Sustainability on Campus: A Project Led by Four Students from Mexico
by Eva Rizk
Lizandro, Kenia, Denisse, and Luis are university exchange students from Mexico who are leading sustainability projects on Dawson’s campus. They are partaking in the Emerging Leaders in the Americas Program (ELAP) for students. This Canadian government’s program funds research projects for college and university students from all over Latin America and Canada to help develop sustainability projects in schools.
Dawson’s exchange program began in 2012 when the school sent one of their students to a school in Mexico. Now, thanks to the funding from ELAP, the college receives a handful of students each year who stay for one semester. It gives the exchange students a list of projects the school needs help developing and they choose which ones they’d like to take on. Dawson benefits from these student’s research projects, which show the ways in which the institution can achieve its sustainability goals.
During their stay, each student writes small articles on their individual blogs to keep their school, friends, and family updated with what they are learning here in Montreal. The websites are in Spanish, but viewers have the option to translate the pages to English.
Whilst here, the students attend five classes, which are chosen beforehand by Gisela Frias, a teacher in the Geography Department and the Coordinator of the exchange students. Having received information about the students prior to their arrival in Canada, Frias ensures that the classes she selects are related to the environment and sustainability, as well as to the field of study the student is pursuing.
Lizandro is studying Educational Intervention at the National Pedagogical University. His project focuses on reviewing the course outlines of the Community, Recreation and Leadership Training (CRLT) and Geography Departments, in order to see which courses correlate with sustainability and how to improve them. He is working with The Association for the Advancement of Sustainability in Higher Education (AASHE), an organization which provides future leaders with a number of resources for the advancement of sustainability within higher education.
Two other students that are a part of the program are Kenia and Denisse. They are currently studying environmental technology engineering at the Polytechnic University of the State of Morelos. With the assistance of Chris Adam, a coordinator in the sustainability department, they are both conducting research for their thesis projects by creating an inventory of rainwater management, which will help the college with their organization of campus plant watering.
Finally, there is Luis, a Biology student at the Autonomous University of the State of Morelos. He is here to help develop a webpage on the invertebrate species diversity at Dawson, working alongside Brian Mader, a teacher in the environmental science department. Students will be able to collaborate on the website and to update the information posted over the years. Luis hopes his project will help towards the preservation of these species, as well as towards the promotion of their presence on campus. He says that he learns a lot of information as a biology student and that by being here, he is learning how to transmit it.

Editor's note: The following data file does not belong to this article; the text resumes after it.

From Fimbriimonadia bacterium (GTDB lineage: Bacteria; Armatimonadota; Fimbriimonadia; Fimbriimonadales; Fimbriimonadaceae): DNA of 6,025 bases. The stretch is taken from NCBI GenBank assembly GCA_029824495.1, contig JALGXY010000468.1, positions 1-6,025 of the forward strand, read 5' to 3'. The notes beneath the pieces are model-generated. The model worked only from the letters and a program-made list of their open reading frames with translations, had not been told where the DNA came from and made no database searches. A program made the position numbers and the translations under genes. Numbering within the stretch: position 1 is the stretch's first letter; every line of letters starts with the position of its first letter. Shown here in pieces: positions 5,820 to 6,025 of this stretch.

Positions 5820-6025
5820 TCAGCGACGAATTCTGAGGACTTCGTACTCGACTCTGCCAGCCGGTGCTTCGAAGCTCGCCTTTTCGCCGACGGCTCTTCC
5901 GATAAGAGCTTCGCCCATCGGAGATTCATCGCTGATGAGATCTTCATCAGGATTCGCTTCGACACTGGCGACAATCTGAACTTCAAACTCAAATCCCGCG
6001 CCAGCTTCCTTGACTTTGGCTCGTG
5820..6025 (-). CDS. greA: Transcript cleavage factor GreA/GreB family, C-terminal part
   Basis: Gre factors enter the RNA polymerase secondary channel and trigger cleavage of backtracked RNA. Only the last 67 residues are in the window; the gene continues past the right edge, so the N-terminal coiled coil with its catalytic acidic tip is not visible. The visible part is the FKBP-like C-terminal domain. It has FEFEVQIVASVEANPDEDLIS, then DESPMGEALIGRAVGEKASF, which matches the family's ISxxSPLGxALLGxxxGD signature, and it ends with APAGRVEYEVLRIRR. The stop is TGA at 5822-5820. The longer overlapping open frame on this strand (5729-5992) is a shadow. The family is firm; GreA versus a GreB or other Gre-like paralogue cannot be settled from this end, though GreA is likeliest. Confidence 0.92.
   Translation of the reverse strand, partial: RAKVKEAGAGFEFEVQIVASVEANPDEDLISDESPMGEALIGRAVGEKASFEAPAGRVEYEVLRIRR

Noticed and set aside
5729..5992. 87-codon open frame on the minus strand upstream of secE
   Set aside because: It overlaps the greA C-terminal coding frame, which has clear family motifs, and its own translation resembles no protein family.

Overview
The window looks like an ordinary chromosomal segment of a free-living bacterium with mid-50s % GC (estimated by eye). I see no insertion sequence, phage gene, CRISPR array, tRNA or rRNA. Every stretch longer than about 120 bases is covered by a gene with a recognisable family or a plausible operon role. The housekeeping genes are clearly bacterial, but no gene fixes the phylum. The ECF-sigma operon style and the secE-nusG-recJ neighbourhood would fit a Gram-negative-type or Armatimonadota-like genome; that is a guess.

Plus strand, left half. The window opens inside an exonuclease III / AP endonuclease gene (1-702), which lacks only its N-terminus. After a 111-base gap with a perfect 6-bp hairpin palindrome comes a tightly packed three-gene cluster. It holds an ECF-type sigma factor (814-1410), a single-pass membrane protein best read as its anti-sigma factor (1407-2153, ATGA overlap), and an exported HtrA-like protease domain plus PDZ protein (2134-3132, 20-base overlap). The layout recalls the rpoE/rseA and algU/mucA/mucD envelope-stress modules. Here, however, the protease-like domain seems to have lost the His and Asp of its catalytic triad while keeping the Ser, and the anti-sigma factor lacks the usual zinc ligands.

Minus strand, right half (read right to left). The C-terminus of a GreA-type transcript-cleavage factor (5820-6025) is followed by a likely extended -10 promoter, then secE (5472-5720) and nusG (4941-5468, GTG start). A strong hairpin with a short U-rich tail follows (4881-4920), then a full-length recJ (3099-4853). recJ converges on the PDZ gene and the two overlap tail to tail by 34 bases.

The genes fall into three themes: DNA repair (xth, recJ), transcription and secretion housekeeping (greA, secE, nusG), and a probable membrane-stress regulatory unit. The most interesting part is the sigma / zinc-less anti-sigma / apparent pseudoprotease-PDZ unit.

Being in Montreal for the past few months, the students have already partaken in two camping trips, one hike, and activities they’ve found around the Island. They were even invited to their first Thanksgiving dinners at the houses of a couple students and of a staff member. Since Dawson has no residence for students, the exchange students live in the CÉGEP Saint-Laurent dormitory.
Life in Montreal is much different than what the students had expected. Lizandro explained that, when they first arrived, he tried to convince the others to invest in a rental car because he was so tired of walking everywhere. However, he now states that, “I’ve walked more in the past months than I have in the last ten years,” and even does it for fun. This is something he would’ve never expected to do back home. For Kenia and Denisse, being separated from their families was hard to get used to. In Mexico, Denisse lives with her mom. Being here, she has had to get used to handling her finances, as well as to cooking meals for herself.
Each of the exchange students have learned different things during their time here, but they have the same advice for future participants in this program: take the opportunity to learn things from a different perspective and to see Canada’s beautiful scenery – but make sure you know how to cook and prepare yourself for the cold weather!
Links to the student's blogs: